PASCO -- It was the year the first Boeing 747 was delivered. The Beatles' Hey Jude topped the charts. The nation mourned Martin Luther King and Robert Kennedy. A sandwich called the Big Mac went on sale nationwide.
It was 1968 when Marilyn Van Hollebeke took a temporary job driving a school bus for the tiny Star School District northeast of Pasco.
She stuck around a little longer than anticipated -- Van Hollebeke drove her last route this week. The septuagenarian retired after 43 years in a little yellow bus in the little district.
Twelve students are enrolled in the district this year, according to state records. All of them go to a small elementary school on the windswept plain of farmland between Pasco and Kahlotus.
Once they reach middle school age, they can choose whether to attend schools in Kahlotus or Connell, said Star Superintendent Rich Puryear.
In the beginning, Van Hollebeke drove kids to the little schoolhouse among the fields. But for at least two decades, she has driven farm boys and girls to Connell, logging about 140 miles each weekday.
She said she has no idea how many miles she has driven over the years. But given the length of her route and the years she spent driving it, she safely transported kids across at least 800,000 miles of rural Franklin County roads.
What was the hardest thing about driving all those miles?
"Winter," Van Hollebeke said without a moment's hesitation. "It's a little different up here on top."
Much of her route is at a slightly higher elevation than the Tri-Cities, and roads get icy sooner in the cold winds blowing across the fields. She and the other drivers have adapted to driving under those conditions, Van Hollebeke said.
It was slick on Tuesday, when she made her last run. But that wasn't hard -- saying good-bye to the kids was.
"I get emotionally involved with them, like (I'm) their grandma," Van Hollebeke said.
She often carries homemade treats on the bus.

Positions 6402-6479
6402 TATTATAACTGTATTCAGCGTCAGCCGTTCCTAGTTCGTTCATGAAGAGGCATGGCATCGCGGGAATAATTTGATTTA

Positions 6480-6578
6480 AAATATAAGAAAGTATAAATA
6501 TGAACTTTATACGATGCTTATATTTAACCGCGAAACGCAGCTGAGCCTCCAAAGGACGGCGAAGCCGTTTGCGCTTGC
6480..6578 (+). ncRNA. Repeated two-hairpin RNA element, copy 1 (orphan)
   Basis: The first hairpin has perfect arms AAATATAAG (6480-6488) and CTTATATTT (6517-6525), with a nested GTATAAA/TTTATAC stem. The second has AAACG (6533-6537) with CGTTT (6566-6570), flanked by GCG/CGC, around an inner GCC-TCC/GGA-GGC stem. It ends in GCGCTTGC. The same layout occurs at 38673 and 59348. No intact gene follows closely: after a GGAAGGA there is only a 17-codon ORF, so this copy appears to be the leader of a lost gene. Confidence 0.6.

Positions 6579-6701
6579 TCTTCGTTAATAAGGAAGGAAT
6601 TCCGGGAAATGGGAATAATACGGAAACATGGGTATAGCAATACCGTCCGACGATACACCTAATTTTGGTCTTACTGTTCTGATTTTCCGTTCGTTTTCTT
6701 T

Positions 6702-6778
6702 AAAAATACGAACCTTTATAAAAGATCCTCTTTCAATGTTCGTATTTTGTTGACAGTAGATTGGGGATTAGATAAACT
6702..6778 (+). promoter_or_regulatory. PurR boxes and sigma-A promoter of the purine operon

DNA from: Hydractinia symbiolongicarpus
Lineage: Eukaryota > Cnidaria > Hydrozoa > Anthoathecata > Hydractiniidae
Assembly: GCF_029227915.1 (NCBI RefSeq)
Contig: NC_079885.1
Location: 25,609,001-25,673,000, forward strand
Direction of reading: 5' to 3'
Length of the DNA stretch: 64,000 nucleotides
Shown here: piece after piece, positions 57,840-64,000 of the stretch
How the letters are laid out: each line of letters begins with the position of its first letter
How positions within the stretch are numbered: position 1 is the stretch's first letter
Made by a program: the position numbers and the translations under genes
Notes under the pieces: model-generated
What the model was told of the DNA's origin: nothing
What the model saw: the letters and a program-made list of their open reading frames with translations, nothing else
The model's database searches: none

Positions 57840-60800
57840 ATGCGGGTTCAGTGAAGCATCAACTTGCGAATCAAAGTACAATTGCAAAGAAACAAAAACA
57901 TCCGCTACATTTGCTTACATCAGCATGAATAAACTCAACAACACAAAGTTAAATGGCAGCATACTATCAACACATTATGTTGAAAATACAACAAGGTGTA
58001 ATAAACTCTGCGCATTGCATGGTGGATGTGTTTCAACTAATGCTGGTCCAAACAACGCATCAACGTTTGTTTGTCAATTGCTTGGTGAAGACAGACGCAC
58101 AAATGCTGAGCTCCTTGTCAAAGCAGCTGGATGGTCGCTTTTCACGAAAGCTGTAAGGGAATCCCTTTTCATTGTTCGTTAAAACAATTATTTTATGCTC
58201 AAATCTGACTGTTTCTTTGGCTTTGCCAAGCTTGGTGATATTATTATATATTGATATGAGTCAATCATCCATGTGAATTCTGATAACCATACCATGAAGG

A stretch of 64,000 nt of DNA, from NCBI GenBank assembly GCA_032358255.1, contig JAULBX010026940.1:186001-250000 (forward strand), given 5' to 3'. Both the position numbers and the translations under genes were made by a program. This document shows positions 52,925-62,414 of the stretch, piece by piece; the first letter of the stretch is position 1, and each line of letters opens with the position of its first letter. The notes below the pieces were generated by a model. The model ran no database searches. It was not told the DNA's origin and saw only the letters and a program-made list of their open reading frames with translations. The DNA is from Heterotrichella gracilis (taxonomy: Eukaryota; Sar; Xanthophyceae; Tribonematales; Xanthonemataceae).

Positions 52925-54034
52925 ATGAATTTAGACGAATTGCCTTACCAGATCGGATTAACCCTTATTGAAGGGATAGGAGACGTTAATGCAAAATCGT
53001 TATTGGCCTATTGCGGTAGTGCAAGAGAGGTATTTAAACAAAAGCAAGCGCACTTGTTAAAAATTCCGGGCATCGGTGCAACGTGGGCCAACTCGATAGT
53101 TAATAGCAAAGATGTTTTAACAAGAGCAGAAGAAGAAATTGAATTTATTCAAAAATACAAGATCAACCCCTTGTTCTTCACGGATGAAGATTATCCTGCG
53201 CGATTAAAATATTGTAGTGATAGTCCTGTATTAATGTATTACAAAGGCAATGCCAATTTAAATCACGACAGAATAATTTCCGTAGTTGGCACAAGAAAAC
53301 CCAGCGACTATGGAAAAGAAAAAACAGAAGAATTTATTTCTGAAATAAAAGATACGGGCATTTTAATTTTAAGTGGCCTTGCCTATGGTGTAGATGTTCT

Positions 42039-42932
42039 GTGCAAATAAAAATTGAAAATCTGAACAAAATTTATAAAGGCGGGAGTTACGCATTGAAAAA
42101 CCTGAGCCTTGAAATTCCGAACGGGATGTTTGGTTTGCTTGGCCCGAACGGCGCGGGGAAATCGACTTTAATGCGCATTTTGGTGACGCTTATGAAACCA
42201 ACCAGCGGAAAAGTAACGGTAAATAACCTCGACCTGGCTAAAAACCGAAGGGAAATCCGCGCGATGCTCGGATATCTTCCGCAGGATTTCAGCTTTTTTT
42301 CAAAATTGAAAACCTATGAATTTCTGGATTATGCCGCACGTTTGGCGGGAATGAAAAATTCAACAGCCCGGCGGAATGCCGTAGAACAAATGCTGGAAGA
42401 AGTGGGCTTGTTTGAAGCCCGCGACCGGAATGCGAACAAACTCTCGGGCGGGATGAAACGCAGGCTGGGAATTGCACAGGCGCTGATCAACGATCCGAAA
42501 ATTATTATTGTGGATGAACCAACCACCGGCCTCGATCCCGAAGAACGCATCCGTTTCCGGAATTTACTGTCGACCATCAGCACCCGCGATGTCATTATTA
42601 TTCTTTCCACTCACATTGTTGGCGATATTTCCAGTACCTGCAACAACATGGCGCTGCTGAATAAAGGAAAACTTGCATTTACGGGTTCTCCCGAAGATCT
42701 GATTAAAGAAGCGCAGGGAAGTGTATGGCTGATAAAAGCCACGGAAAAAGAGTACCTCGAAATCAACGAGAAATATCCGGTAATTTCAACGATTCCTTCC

"Kids are hungry when they get out of school," she said.
The veteran driver used to decorate her bus for the holiday season, but state law prohibited that some years ago. She does still play recordings of an old-time radio show called Cinnamon Bear, which was popular in the '30s.
She will miss the kids who live on farms spread out across the county, she said.
"They're all such good kids," Van Hollebeke said. "They have such good discipline and manners."
And they have provided her with stories to tell.
One time, bumping down a gravel road, a little boy in the back shrieked with delight, "There's a kitty in the bus."
The boy bent down to pet the "kitty" -- and it fluttered away. A bat had hitched a ride.
"After I stopped, it landed right on the steps by the door," Van Hollebeke said. "I gave it a little heave-ho with my clipboard and we moved on."
Another time, a boy known for his vivid imagination was riding the bus. When Van Hollebeke pulled up at the boy's stop, he said, "Oh, there's my pet snake."
Never sure if that young man was dealing in fact or fiction, Van Hollebeke asked him to get back on the bus, pulled up a bit and went to check the spot.
A rattlesnake sat on the side of the road, and Van Hollebeke flung it aside with a stick.
"It was just another adventure," the driver said. "If you don't have fun and adventures, there's no sense in living."
Anyone under 40 who lives on farms near the Pasco-Kahlotus Road at some point relied on Van Hollebeke to get to school.
"It's been a blessing to be part of the community and the kids, and to watch them grow up," she said.